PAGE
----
Wednesday, November 16, 2016

(Sometimes Quiet) Persistent Work Changes History

Growing up in the ’70s, I had brown corduroy pants, a black-and-white TV, feathered hair, and a Trapper Keeper notebook. The widespread cultural turmoil of the civil rights era had largely subsided, and—other than the occasional school bully and a vague concern that nuclear annihilation might come any day—the cultural space I inhabited felt fairly calm and predictable. 
I was born three weeks to the day after Martin Luther King Jr. was killed. By the time I entered middle school, it had been a generation since Rosa Parks’s famous arrest in 1955. Her story had aged enough to feel safe for textbooks. Parks was held up as a hero, a seemingly powerless little, old African American lady who had made a spontaneous decision not to give up her seat to a white man on a Montgomery bus and literally changed the world with her courage. So the story went.
I was inspired by that story, as I still am, but what I didn’t know as a young student is that the version I was being taught omitted much of the truth. What I wasn’t taught changes everything.
No one told me, for instance, that Rosa Parks had been the secretary for the Montgomery chapter of the National Association for the Advancement of Colored People for 12 years by the time she was arrested or that she had traveled to the Highlander Center in Tennessee for a 10-day training in voter registration and nonviolence shortly before her arrest.
On the day of the arrest, December 1, 1955, she was 42 years old, hardly a “little, old lady,” and her decision, though it wasn’t planned for that particular day, was rooted in years of undramatic daily work for change. 
No one on the bus with Rosa Parks tweeted the news of her arrest; no one reached hurriedly for a cell phone. Fellow passengers instead started making phone calls when they got home, and word quickly reached JoAnn Robinson, head of the Montgomery Women’s Political Council (WPC). For years, the WPC had been pressing the city and the bus company over abuses that “colored” riders (in the language of the day) were subjected to by bus drivers, who were all white.
Robinson made a few calls of her own, and late that night she made the decision to call a
one-day boycott for the following Monday. From midnight until seven, Robinson and two of her students made copies of a flyer and distributed them around the city.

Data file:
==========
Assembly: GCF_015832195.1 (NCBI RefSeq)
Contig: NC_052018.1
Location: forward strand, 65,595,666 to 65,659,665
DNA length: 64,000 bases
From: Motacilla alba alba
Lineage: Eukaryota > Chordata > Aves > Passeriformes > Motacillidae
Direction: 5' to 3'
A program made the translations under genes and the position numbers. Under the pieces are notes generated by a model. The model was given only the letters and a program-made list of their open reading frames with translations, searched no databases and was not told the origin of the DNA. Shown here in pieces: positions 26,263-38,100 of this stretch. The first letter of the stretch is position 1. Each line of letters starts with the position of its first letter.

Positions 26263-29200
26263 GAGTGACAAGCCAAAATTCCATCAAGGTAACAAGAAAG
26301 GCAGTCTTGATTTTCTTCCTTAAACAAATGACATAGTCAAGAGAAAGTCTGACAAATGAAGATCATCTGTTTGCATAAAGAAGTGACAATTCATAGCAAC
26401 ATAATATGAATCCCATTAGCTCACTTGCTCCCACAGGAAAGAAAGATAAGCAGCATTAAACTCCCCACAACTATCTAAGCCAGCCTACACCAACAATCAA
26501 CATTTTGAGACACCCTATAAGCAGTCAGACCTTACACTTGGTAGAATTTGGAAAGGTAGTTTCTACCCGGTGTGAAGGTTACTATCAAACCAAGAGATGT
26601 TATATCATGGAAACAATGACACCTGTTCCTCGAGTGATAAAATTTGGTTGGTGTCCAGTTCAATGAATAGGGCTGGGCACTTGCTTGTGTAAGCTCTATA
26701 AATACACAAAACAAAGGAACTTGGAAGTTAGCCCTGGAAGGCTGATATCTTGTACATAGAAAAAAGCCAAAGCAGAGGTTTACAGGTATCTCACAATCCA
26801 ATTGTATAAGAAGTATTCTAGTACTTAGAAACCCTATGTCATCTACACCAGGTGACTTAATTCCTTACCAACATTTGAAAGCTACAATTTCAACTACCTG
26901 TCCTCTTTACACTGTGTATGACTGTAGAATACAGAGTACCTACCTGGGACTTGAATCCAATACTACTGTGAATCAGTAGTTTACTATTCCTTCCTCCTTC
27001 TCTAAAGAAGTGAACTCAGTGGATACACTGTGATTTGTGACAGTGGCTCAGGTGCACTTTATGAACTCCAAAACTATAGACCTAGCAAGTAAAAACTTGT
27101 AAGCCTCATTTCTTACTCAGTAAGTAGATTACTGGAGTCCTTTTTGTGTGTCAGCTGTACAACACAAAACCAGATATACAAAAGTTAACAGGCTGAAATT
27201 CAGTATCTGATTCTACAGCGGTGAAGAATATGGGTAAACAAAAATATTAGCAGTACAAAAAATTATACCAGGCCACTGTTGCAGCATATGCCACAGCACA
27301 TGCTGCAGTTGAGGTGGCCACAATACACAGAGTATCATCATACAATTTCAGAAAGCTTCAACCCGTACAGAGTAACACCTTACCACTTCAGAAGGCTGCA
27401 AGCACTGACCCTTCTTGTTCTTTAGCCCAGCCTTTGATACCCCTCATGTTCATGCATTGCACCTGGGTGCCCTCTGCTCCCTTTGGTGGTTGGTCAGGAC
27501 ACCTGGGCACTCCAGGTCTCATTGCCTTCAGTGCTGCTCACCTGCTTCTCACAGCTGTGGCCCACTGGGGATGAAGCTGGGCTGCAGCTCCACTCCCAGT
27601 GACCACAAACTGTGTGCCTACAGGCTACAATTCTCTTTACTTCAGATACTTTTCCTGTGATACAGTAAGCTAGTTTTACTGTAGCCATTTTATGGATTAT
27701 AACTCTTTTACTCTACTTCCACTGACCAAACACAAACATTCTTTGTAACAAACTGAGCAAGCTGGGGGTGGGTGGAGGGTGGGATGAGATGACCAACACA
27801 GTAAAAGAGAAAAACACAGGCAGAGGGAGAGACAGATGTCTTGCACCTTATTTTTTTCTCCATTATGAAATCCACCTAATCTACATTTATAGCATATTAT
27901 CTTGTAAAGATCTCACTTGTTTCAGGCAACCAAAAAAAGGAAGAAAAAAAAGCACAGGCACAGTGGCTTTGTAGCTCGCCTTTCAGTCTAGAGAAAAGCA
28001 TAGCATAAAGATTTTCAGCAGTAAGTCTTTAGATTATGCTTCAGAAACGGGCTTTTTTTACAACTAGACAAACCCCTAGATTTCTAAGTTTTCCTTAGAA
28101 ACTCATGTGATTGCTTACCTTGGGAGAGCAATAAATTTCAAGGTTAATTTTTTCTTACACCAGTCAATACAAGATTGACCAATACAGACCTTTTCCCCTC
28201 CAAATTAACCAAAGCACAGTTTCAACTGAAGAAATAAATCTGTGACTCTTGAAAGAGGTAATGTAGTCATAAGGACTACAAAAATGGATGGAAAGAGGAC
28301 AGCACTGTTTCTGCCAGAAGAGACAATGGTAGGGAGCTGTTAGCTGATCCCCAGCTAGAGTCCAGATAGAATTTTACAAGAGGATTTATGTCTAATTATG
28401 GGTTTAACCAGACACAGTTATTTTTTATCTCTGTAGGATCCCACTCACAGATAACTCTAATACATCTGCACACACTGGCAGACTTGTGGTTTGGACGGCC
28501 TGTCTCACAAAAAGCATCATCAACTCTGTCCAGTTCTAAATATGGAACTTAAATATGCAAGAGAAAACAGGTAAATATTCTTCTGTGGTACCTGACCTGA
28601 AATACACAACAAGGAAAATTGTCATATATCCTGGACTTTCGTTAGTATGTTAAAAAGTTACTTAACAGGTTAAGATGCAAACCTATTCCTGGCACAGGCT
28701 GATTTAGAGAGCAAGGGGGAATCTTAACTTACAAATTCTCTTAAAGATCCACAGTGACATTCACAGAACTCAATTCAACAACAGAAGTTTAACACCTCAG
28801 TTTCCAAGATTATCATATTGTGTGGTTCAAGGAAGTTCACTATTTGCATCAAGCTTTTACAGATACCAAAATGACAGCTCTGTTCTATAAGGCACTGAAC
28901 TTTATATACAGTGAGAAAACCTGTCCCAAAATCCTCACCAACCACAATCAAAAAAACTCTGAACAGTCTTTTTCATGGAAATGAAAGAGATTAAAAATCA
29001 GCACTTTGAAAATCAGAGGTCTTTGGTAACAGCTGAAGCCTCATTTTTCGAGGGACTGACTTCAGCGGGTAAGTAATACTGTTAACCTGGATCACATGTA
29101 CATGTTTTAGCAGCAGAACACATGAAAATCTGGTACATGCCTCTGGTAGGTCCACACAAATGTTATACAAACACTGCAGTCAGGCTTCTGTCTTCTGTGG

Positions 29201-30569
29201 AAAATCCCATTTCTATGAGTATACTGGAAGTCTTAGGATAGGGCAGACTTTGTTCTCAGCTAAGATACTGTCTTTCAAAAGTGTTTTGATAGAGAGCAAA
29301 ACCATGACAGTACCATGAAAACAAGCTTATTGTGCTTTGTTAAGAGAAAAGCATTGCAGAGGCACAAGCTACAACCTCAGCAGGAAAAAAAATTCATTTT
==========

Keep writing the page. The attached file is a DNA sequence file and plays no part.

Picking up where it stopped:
By the time local pastors arrived for a previously scheduled meeting at 10 on Friday morning, more than 50,000 flyers had blanketed the black neighborhoods of Montgomery. The pastors had little choice but to get on board, as it were.
Don’t miss this: JoAnn Robinson, a college professor and civic leader whom almost no one has heard of, called the Montgomery Bus Boycott, which had been organized and ready to launch for at least 18 months before Rosa Parks’s arrest.JoAnn Robinson did what Rosa Parks also did: she gathered with others who shared her concern, and together they plotted a way forward, undramatically and over time, fitting those efforts into already busy lives in ways that were sustainable. We carve away facts from that story until it fits the lone-hero narrative, but, in truth, it is a movement story.

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Want to be a person that helps change the world?
For people of faith, "What’s most important?" is the wrong question. Instead, it might be better to ask: What is mine to do? What work is God calling me to in this moment?
Once again, we have to be careful to bring this into scale. We are not discussing your life’s calling. I honestly don’t think you have one. I think you have thousands. Big ones and little ones—a conversation you are called to have tomorrow morning, a smile you are called to offer in a particularly difficult moment. These can change, well, everything. 

Instead of asking, What should I do with my life?  ASK - What should I do next? 

(Shared from/ Written by- David LaMotte)